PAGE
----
Some of those living closest to the power plant received internal radiation doses in their thyroid glands of up to 3.9Gy – roughly 37,000 times the dose of a chest x-ray – after breathing radioactive material and eating contaminated food. Doctors who have been studying the evacuees report that mortality among the evacuees has gradually increased, reaching a peak in 2008-2012 with 18 deaths per 1,000 people.
But this still represents a small proportion of the people affected by Chernobyl.
Brown has found evidence hidden in hospital records from around the time of the accident that show just how widespread problems were.
“In hospitals throughout the region and as far away as Moscow, people were flooding in with acute symptoms,” she says. “The accounts I have indicate at least 40,000 people were hospitalised in the summer after the accident, many of them women and children.”
Political pressure is widely thought to have led to the true picture of the problem to be suppressed by the Soviet authorities, who were keen not to lose face on the international stage. But following the collapse of the USSR and as people living in the areas that were exposed to radiation begin to present with a wide range of health problems, a far clearer picture of the toll taken by the disaster is emerging.
The Chernobyl disaster is the largest anthropogenic disaster in the history of humankind
Viktor Sushko, deputy director general of the National Research Centre for Radiation Medicine (NRCRM) based in Kiev, Ukraine, describes the Chernobyl disaster as the “largest anthropogenic disaster in the history of humankind”. The NRCRM estimate around five million citizens of the former USSR, including three million in Ukraine, have suffered as a result of Chernobyl, while in Belarus around 800,000 people were registered as being affected by radiation following the disaster.
Even now the Ukrainian government is paying benefits to 36,525 women who are considered to be widows of men who suffered as a result of the Chernobyl accident.
As of January 2018, 1.8 million people in Ukraine, including 377,589 children, had the status of victims of the disaster, according to Sushko and his colleagues. There has been a rapid increase in the number of people with disabilities among this population, rising from 40,106 in 1995 to 107,115 in 2018.
Interestingly, Sushko and his team also report that the number of Chernobyl victims in Ukraine has decreased by 657,988 since 2007 – a fall of 26%. Although they don’t explain why, this is likely to be partly due to migration as victims have left the country, reclassification of victim status and, inevitably, some deaths.
Mortality rates in radiation contaminated areas have been growing progressively higher than the rest of the Ukraine. They peaked in 2007 when more than 26 people out of every 1,000 died compared to the national average of 16 for every 1,000.
In total some 150,000sq km (57,915 sq miles) of Belarus, Russia and Ukraine are considered to be contaminated and the 4,000sq km (1,544 sq miles) exclusion zone – an area more than twice the size of London – remains virtually uninhabited. But radioactive fallout, carried by winds, scattered over much of the Northern Hemisphere. Within two days of the explosion, high levels of radiation were picked up in Sweden while contamination of plants and grasslands in Britain led to strict restrictions on the sale of lamb and other sheep products for years.
In areas of Western Europe hit by Chernobyl fallout there have also been indications that the rates of neoplasms – abnormal tissue growths that include cancers – have been higher than in areas that escaped contamination.
“It was labelled as normal and sent all over the country, although they were told not to send it to Moscow.” – Kate Brown
But Brown believes some of the actions of those attempting to deal with the aftermath of the disaster also led to contamination spreading far further than it otherwise would. In an archive in Moscow she found records that indicated that meat, milk and other produce from contaminated plants and animals were sent all over the country.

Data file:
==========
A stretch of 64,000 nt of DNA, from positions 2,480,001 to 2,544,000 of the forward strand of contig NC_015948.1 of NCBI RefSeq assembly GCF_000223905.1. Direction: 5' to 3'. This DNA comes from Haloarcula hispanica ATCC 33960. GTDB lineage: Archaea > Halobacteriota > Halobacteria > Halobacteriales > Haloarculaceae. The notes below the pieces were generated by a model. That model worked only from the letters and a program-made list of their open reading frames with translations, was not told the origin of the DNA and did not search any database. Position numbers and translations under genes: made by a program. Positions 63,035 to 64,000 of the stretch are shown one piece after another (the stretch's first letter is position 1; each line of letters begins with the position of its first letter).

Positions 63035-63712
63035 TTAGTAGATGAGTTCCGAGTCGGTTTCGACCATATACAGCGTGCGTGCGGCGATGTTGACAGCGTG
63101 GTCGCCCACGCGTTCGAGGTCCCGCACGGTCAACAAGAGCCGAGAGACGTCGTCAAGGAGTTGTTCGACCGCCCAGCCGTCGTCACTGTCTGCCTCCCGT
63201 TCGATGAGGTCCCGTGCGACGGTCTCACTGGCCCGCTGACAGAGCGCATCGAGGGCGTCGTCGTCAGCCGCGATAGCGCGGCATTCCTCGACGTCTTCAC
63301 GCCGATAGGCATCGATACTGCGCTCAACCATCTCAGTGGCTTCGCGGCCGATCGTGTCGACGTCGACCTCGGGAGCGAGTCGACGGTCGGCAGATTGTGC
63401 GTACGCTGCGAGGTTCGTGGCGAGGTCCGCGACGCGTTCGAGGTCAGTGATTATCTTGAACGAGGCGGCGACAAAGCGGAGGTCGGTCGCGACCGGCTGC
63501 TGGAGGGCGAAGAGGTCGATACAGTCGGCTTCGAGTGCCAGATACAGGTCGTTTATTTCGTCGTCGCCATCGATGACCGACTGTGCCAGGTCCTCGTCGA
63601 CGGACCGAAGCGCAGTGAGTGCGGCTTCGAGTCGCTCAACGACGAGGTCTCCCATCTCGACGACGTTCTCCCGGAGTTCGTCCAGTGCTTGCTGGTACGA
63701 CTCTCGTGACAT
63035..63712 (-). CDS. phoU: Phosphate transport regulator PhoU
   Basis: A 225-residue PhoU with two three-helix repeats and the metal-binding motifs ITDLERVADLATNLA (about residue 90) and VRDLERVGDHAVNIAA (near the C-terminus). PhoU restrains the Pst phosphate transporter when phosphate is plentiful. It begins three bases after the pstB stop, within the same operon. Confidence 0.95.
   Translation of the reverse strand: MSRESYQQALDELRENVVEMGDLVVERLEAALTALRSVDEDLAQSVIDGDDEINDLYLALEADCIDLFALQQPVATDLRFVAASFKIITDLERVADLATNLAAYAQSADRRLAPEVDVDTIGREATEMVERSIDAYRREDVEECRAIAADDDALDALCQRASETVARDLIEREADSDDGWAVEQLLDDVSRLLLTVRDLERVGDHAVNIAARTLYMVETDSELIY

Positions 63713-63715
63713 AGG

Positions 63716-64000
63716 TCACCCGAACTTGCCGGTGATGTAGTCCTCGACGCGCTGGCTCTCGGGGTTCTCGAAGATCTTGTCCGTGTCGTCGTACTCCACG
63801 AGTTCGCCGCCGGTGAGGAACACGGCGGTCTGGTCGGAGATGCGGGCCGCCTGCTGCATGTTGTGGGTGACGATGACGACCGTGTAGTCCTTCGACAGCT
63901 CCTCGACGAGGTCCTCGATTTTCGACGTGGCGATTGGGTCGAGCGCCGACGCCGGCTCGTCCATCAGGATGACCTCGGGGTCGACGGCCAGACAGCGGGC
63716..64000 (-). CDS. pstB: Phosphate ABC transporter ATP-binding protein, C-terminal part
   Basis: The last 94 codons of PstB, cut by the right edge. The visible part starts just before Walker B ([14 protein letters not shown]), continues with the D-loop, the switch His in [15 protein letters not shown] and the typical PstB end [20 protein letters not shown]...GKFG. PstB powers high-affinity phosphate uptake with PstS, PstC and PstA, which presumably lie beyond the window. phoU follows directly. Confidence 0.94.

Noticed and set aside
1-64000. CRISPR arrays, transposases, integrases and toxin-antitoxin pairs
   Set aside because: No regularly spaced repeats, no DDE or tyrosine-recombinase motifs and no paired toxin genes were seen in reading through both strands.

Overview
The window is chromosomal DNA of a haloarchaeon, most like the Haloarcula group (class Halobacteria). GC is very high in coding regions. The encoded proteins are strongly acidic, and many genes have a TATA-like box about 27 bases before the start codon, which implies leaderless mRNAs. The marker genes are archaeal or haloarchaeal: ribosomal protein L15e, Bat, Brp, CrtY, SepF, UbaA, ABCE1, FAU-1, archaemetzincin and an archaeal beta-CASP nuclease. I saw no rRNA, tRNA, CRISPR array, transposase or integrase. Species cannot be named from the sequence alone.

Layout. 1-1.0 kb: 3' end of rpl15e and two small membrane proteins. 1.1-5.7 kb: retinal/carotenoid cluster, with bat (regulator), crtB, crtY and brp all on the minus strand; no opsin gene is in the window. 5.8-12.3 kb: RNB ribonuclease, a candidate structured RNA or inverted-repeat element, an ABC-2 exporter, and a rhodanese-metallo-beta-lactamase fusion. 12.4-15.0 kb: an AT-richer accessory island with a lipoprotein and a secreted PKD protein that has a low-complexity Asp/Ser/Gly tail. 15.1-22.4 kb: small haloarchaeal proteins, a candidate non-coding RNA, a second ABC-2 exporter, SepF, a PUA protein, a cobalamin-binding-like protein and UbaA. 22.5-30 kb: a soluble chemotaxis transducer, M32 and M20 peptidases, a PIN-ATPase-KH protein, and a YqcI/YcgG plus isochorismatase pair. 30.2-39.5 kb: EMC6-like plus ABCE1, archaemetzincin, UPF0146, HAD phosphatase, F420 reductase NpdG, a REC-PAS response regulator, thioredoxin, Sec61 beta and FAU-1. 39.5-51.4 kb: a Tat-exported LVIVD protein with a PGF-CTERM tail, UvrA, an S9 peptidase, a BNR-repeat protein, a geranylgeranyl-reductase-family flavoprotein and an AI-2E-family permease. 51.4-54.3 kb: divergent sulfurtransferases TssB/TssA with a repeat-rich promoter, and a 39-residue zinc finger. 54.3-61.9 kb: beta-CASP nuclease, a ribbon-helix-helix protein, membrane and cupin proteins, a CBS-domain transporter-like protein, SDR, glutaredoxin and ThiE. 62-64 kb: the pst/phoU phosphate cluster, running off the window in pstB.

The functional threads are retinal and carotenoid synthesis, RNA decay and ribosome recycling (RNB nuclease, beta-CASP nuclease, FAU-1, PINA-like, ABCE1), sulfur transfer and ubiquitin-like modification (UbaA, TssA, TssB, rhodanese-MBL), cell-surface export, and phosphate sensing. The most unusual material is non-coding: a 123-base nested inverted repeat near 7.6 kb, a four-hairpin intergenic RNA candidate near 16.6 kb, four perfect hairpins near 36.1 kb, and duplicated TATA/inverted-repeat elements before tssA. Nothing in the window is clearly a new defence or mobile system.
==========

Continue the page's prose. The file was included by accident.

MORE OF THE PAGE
“They came up with manuals for the meat, wool and milk industries to classify produce as high, medium and low in terms of radiation,” she says. “Meat with high levels, for example, was shoved into a freezer so they could wait until it fell. Medium and low-level meat was supposed to be mixed with clean meat and turned into sausage. It was labelled as normal and sent all over the country, although they were told not to send it to Moscow.”
Brown, who has written a book about her findings called Manual for Survival: A Chernobyl Guide to the Future, also discovered similar stories of blueberries that were over the accepted radiation limit being mixed with cleaner berries so the whole batch would fall under the regulatory limit.
It meant people outside Ukraine would “wake up to a breakfast of Chernobyl blueberries” without even knowing it, she says.
Establishing the links between radiation exposure and long-term health effects, however, is a difficult task. It can take years, even decades before cancers appear and attributing them to a particular cause can be difficult.
One recent study, however, identified problems in the genomes of children who were either exposed during the disaster, or were born to parents who were exposed. It found increased levels of damage and instability in their genomes.
“Genome instability represents a significant risk of cancer,” says Aleksandra Fučić, a genotoxicologist at the Institute for Medical Research and Occupational Health in Zagreb, Croatia. The daughter of a Ukrainian woman herself, she has been working with Russian scientists to study the effects of Chernobyl’s radiation on children from the region. “In Chernobyl cases, time is not healing. Time is a latency period for cancer development.”
There have been other impacts too, she says. Suicide rates among people involved in the clean up at Chernobyl are higher than in the general population. Studies have also found that people who reported living in the Chernobyl affected zones in Ukraine had higher rates of alcohol problems and poorer levels of mental health.
Putting a figure on exactly how many deaths around the world may result from the Chernobyl disaster is almost impossible. But despite the grim picture much of the research paints, there are some stories of hope too.
Three engineers who volunteered to drain millions of gallons of water from tanks beneath the burning reactor in the days immediately after the explosion waded through highly radioactive water and debris to reach the release valves. Their heroics are one of the most dramatic moments in HBO’s recent dramatisation of the disaster.
Astonishingly, two of the three men are still alive despite having minimal protection from the radiation during their mission. The third man, Borys Baranov, survived until 2005.